Due to office modifications required for greater distance between desks, along with other adaptations for protection, workers expect that their office schedule will alternate to allow for capacity constraints. The expectation is that they will be in the office every other day, with many hoping for 3 days at home and 2 days in the office, according to a recent survey in the Wall Street Journal.
This schedule may appeal to convenient wisdom but it seems to ignore what we learned about how employees really want to work.
Covid flipped the script on the work environment. Once, remote working was the exception and it has now become the rule, with the added challenge for many of online schooling for children. Houses were, and continue to be packed with family and for many, chaos rules the day.
At the end of 2020, we set out to figure out how Covid had impacted the lives of our talent network, in particular, how they are balancing work with the new demands of being remote, especially, those who are working parents.
Our Workday Study, completed in December, provided unique insights into how people got work done in “new normal.” Our model uses independent talent (contractors, freelancers, etc.), which gives our talent the autonomy to make their own hours.
As a result, they could openly share how they work, in a large part because they don’t have to worry about “business norms” regarding a “standard” work week or meeting a manager’s expectations on productivity.
Survey participants were asked to record their time using a color coded system. Green indicated time dedicated to their personal time, red to their professional, and yellow a blending of the two. All time was captured in a shared document enabling us to view how their days compared with others.
The first finding was that there is no such thing as a typical workday. No two people worked identical days. The second insight was that our days are long (17.5 hrs), with 6.4 hours dedicated to work, 6 hours to “life” and the remaining 5 hours to blending the two.
What may be most interesting is what we termed the “Power Hours.” The time blocks that fully focus on work. Two segments of the day were consistent across the group — 9:30 am to 12 pm and 1pm to 3:30 pm. What was interesting is how it varied by working parent based on the age of their children.
Parents with children under 10 started their work days later in the morning. Parents of children over 10, tended to wrap up their days earlier. Drilling down, we found parents of elementary school children needed time to get them ready for the day (off to daycare, set up for online classes, etc.). Parents with older children were often transporting their children to lessons (music, dance, etc) or practices (soccer, lacrosse, etc.).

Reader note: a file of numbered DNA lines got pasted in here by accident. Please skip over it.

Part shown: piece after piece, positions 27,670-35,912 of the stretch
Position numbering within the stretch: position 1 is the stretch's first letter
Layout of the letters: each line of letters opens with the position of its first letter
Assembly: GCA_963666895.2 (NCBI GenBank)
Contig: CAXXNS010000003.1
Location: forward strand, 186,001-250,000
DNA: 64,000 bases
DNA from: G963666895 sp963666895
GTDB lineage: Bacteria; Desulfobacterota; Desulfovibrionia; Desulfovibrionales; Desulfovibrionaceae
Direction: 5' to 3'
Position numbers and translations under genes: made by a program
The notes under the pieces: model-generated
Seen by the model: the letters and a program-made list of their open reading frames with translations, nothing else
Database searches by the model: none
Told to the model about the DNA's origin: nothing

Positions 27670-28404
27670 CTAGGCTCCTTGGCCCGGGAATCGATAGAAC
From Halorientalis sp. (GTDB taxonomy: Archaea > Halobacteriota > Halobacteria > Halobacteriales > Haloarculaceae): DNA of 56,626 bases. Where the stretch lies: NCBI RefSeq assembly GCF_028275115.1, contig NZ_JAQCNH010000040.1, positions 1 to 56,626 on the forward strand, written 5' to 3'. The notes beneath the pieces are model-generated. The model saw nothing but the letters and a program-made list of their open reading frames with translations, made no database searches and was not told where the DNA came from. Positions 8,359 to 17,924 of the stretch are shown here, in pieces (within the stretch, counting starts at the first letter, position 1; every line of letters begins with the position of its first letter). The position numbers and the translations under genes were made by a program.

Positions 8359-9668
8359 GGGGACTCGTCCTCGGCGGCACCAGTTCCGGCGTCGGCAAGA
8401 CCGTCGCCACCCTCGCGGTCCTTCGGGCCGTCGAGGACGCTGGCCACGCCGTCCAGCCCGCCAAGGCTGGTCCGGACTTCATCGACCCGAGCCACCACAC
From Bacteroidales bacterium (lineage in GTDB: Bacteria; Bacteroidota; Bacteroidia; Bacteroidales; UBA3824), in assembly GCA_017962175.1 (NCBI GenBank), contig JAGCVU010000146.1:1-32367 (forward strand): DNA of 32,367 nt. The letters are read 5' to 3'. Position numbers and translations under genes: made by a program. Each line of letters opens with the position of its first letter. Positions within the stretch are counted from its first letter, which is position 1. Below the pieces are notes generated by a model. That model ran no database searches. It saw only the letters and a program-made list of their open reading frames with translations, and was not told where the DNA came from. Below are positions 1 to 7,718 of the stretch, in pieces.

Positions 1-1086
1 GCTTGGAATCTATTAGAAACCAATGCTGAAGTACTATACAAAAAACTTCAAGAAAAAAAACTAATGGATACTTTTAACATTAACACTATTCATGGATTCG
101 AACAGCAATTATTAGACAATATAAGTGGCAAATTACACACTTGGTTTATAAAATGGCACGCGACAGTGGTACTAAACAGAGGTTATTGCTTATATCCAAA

This insight presents an opportunity to create different “office hours.” Instead of alternating days, organizations could alternate “power hour” shifts during the day. This could provide efficiency benefits of allowing workers to shorten commute times by avoiding rush hour, with the additional benefit of a schedule that meets the personal needs as parents.
By offering mornings shifts for parents of older children, and afternoons for parents of young children can not only control for capacity issues. but also, provide better work-life balance for employees.
If we’ve learned anything from the last year it’s that we need to be adaptable. Flexibility, adaptability and perseverance were, and are, critical to getting through this difficult time. The pandemic gave us a glimpse into work from a different perspective. We gained insight into how people balance life and work, instead of the other way around.
We’ve also learned that a person’s work schedule is as unique as they are. It’s now time to use these insights to advance how we think about productivity, the environment that enables it and how it aligns to the needs of the employee. This is an opportunity to evolve the workplace, and our traditional view of a workday, and workweek.
Face to face meetings are dead, at least for the foreseeable future. Companies have invested in sales enablement platforms without seeing a measurable improvement in productivity. Email response rates are at a record low, and webinar performance is declining. Scott interviews Dr. Howard Dover, Director of Professional Sales and Sales Coach, University of Texas at Dallas on these challenges and how they are impacting how we sell now and in the future .
To hear Scott’s entire conversation with Dr. Howard Dover, Director, Center of Professional Sales, and professional sales coach to discuss the Future Of Selling”, listen or download here: